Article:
Allied Health Profession

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Allied Health Professions (AHPs) make up the third-largest workforce of the National Health Services. They are primarily degree-level professionals who work independently in their fields. The Health and Care Professions Council (HCPC) regulates 13 of the 14 AHPs, while the General Osteopathic Council regulates osteopaths (GOC). AHPs work across the social care, housing, education, and independent and voluntary sectors to assess, treat, diagnose, and discharge patients. AHPs can help manage patients' care throughout their lives, from birth to palliative care, using a holistic healthcare approach. Their focus is on health and well-being prevention and improvement in order to maximise people's capacity to live full and active lives in their families, social networks, education/training, and workplaces.

There are 14 professions under AHP

​Art therapists

Art therapists utilise art as a kind of psychotherapy to help clients to address a wide range of challenges, such as emotional, behavioural, or mental health issues, learning or physical disabilities, life-limiting illnesses, neurological conditions, or physical ailments. People of all ages, from youngsters to the elderly, use art therapy in this way to support them with their specific difficulties, regardless of artistic experience. It is a medium of communication and expression rather than a diagnostic technique.​

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Dramatherapists

Dramatherapists are clinicians and artists who use their understanding of theatre/drama and therapy to use the performing arts as a therapeutic tool. Clients can examine a wide range of difficulties and requirements, including autism and dementia, as well as physical/sexual abuse and mental illness, leading to psychological, emotional, and social transformations. Dramatherapists work in a variety of contexts, including schools, mental health facilities, general health and social care facilities, jails, and the voluntary sector.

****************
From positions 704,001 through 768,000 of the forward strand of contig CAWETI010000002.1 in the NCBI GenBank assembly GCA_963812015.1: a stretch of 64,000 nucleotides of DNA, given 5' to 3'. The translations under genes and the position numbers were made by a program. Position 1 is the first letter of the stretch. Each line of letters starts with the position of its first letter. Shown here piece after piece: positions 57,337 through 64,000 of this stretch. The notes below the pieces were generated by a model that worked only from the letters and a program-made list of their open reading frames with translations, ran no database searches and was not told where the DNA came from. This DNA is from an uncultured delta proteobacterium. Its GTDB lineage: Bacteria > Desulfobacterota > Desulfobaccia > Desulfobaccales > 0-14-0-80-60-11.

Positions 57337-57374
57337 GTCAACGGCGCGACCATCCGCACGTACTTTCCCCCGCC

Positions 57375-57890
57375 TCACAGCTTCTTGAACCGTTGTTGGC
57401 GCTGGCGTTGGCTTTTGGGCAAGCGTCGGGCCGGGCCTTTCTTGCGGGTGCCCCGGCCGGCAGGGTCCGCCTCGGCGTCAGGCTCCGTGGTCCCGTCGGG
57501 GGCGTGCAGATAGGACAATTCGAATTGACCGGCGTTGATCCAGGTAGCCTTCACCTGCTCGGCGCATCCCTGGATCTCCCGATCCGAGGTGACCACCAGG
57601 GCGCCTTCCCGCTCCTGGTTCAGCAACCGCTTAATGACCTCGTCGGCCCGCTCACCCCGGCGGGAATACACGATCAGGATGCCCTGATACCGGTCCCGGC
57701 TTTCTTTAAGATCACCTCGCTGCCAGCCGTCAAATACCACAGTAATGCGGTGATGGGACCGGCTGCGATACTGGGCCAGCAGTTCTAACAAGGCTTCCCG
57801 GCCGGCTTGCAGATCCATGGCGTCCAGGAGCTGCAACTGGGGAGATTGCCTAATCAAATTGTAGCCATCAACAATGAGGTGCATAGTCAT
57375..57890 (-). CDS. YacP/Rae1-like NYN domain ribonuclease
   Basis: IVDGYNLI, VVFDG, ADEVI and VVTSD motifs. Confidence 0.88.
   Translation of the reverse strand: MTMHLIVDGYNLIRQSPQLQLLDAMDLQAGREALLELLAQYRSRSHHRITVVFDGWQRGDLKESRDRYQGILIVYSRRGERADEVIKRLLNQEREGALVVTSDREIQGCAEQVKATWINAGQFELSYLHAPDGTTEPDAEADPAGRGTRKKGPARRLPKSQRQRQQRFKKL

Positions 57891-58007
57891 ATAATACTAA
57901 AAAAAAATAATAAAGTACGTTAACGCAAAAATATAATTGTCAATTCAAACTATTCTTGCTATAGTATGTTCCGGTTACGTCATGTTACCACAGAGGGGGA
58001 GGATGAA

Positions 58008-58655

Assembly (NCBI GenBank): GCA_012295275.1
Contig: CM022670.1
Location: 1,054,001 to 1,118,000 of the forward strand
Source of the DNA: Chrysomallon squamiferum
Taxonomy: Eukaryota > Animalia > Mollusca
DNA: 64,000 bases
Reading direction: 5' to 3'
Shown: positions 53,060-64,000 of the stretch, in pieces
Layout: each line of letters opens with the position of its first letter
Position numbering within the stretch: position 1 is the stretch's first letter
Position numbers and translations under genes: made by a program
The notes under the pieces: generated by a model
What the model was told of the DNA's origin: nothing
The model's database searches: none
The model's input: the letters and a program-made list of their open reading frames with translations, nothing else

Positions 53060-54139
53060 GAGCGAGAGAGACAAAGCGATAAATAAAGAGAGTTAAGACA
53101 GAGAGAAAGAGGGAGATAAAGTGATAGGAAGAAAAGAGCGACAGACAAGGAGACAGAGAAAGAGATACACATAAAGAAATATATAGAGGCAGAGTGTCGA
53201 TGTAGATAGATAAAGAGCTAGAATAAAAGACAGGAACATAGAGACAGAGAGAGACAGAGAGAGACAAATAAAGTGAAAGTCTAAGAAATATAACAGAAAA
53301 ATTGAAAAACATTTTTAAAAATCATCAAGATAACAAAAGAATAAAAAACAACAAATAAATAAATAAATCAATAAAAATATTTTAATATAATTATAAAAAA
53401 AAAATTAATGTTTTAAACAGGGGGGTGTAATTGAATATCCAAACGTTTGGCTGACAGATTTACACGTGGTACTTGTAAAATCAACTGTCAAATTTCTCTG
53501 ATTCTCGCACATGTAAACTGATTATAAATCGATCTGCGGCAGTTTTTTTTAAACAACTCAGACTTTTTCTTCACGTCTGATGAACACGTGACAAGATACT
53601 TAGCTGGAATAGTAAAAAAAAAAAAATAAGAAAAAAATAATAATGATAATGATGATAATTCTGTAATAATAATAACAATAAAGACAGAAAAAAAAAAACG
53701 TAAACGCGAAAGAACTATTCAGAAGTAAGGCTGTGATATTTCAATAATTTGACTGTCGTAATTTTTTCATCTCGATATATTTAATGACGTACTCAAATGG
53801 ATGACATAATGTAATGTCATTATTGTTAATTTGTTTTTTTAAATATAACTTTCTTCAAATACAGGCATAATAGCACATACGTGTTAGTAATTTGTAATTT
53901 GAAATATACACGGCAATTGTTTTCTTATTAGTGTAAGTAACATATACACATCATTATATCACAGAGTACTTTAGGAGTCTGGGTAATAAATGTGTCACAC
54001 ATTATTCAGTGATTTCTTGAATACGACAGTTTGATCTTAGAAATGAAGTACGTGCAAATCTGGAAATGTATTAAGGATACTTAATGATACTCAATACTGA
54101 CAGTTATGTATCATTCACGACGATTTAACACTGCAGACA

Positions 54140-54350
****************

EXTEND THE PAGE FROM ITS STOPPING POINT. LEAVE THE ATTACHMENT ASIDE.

Music Therapists

Music therapists engage clients in live musical interaction to improve an individual's emotional well-being and communication abilities. 
Clients do not require any prior musical instrument (or even singing) expertise because this well-established psychological therapy intervention uses their unique connection to music and the relationship, they've built with their therapist to help them: 

  • Develop and promote communication skills.

  • Increase your self-assurance and independence.

  • Improve your self-awareness as well as your awareness of others.

  • Improve your ability to concentrate and pay attention. Clients who cannot communicate due to disability, illness, or injury benefit from music therapy because their psychological, emotional, cognitive, physical, communicative, and social needs can be met through musical contact with their therapist. On the other hand, music therapy can benefit people of all ages and capacities, from newborn babies who need to build a parent-child attachment to those undergoing palliative or end-of-life care.

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Chiropodists/ Podiatrists
 

Podiatrists provide vital assessment, evaluation, and foot care to a wide range of patients with a variety of long-term and acute disorders. 
Many of these people are in high-risk groups, such as diabetics, cerebral palsy patients, peripheral arterial disease patients, and peripheral nerve injury patients, for whom podiatric care is critical. Many podiatrists have advanced their education by specialising in biomechanics or surgery. 
Biomechanics is frequently connected with the treatment of sports-related injuries, but it also applies to youngsters and the elderly. Surgical procedures in all facets of foot health management are available from podiatrists. 
Podiatrists operate in both community and acute care settings, and while many are NHS staff, many podiatrists now work in the commercial sector as well.

Dietitians

Dietitians are the only trained health professionals who can examine, diagnose, and treat dietary and nutritional disorders in individuals and the general public.
Dietitians are the only professionals who use the most up-to-date public health and scientific research on food, health, and illness to provide practical advice to help individuals make healthy lifestyles and eating choices. Dietitians are the only nutrition experts bound by law and an ethical code to ensure that they always perform at the highest level. Dietitians work in various settings, including the NHS, private practice, industry, education, research, sport, the media, public relations, publishing, government, and non-governmental organisations (NGOs). 
Dietitians provide advice and influence on food and health policies at all levels, from the federal government to local communities and individuals.

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Occupational Therapists

Occupational therapists (OTs) operate in a variety of settings, including the NHS, local government social services, housing, schools, prisons, the voluntary and independent sectors, vocational and employment rehabilitation programmes, as well as education and research.